Doctors hired to alleviate Kings County ER closures, family doctor wait lists
1 doctor started this week, another coming in July
Two new family doctors are coming to Kings County, filling a gap that caused several emergency room closures in the past month and taking hundreds off the provincial wait list for a family doctor.
It brings the number of full-time family doctors in the county to 12, marking the first time in nearly a decade the region's physician complement has been full, the government said in a news release Wednesday.
Dr. Penny Thomson started this week at the Montague Health Centre and Dr. Craig Malone will start in Souris in July.
Full complement of doctors
Dr. André Celliers, chief of family and community medicine at Health PEI, said having a full complement of physicians in Kings County means anyone in the region who wants a primary care provider will be able to get one. He also said there will be nobody left on the provincial registry list who is looking for a family doctor.
"We are happy they are joining us, we cannot promise that there will not be closures in the future like anywhere else, but we don't anticipate anything," Celliers said. "This will certainly stabilize the emergency department shift at KCMH and I think we are very lucky to have a full complement in Kings County now."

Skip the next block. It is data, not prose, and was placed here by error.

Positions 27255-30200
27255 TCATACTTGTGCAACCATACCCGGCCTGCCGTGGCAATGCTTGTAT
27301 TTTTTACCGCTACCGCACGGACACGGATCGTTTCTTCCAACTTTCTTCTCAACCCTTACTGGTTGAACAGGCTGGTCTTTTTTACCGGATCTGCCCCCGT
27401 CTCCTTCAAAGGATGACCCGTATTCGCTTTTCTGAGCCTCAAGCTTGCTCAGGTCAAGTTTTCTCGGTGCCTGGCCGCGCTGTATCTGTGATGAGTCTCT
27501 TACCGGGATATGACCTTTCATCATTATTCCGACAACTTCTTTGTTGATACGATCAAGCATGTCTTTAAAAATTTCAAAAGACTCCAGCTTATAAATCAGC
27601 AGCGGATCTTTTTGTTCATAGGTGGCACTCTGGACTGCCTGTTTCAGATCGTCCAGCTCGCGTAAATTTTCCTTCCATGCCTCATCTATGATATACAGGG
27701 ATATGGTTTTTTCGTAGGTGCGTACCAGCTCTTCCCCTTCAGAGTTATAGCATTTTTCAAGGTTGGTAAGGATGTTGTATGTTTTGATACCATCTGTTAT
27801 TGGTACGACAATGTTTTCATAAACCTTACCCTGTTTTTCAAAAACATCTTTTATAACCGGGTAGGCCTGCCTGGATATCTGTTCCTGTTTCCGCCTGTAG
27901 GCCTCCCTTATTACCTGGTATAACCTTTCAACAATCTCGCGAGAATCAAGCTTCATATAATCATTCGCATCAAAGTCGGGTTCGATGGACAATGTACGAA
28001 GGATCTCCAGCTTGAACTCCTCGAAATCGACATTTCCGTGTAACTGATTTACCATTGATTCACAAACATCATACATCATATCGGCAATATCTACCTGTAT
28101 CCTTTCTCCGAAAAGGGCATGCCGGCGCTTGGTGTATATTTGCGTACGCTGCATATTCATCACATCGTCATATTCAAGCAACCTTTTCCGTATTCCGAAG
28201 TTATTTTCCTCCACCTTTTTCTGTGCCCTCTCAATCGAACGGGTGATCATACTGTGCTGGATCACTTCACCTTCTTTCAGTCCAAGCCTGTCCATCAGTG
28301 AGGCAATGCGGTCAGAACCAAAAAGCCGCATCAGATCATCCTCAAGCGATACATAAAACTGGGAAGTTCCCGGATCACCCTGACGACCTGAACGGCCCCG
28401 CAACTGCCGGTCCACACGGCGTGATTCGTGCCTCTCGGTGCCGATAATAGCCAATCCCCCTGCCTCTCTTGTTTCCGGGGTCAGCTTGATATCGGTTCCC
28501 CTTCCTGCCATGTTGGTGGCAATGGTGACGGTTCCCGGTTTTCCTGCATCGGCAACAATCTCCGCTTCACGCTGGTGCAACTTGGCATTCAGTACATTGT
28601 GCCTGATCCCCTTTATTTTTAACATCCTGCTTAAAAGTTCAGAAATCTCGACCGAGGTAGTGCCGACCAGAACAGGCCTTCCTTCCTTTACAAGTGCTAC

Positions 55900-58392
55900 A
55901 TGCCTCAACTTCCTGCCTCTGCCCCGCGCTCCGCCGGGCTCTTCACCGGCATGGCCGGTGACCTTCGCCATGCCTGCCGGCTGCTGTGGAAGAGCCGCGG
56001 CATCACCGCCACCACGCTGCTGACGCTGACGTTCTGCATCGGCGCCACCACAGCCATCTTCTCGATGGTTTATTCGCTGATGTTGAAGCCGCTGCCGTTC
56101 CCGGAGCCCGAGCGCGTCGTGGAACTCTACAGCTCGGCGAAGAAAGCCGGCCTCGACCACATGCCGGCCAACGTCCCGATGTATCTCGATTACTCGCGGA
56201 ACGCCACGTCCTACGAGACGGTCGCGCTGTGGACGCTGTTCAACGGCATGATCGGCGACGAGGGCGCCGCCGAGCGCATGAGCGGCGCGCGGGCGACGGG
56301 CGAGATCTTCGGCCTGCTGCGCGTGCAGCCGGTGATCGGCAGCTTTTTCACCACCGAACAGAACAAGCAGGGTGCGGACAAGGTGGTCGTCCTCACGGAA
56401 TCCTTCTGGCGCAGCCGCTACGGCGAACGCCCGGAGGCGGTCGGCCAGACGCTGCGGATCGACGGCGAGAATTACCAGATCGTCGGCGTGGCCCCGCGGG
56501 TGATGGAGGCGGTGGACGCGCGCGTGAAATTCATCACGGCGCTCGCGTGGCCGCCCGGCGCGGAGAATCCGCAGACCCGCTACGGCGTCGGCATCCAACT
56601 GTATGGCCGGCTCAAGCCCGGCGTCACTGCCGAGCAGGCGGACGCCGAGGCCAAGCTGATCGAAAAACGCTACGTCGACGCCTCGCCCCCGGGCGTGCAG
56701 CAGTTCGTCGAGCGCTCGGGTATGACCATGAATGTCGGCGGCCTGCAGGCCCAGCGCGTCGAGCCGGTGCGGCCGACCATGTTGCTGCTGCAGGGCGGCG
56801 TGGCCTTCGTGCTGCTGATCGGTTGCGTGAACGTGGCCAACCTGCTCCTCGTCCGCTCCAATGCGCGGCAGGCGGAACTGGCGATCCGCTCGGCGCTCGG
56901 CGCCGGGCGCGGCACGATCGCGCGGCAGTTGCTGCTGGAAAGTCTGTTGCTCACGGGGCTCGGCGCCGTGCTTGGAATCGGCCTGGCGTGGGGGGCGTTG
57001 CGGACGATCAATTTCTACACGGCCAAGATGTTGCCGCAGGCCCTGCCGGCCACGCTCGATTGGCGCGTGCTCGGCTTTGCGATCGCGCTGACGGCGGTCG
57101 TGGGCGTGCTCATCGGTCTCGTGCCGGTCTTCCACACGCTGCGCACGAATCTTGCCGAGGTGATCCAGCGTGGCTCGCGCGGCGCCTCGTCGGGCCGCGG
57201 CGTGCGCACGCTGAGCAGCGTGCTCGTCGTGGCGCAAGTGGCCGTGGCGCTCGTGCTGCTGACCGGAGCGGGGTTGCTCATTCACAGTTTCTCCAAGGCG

Dr. Thomson, a graduate of the P.E.I. Family Medicine Residency Program, will be taking on the patients of Dr. David Hambly, who retired in 2015.
She will also take 742 people from the provincial patient registry. In addition to her family practice, Thomson will work in the emergency department at Kings County Memorial Hospital.
Doctor for Souris
Malone, who is still completing his residency, is committed to at least five years at the Eastern Kings Health Centre. He will take over the practice of Dr. Adriana Verdejo, who worked in Souris for just a few months in 2016.
He will also take 138 people from the provincial patient registry, and provide in-patient care at Souris Hospital.
"Our recruitment and retention team works diligently to attract physicians to both rural and urban communities, where they will stay to build their careers and provide quality care to area residents," said Health Minister Robert Mitchell.
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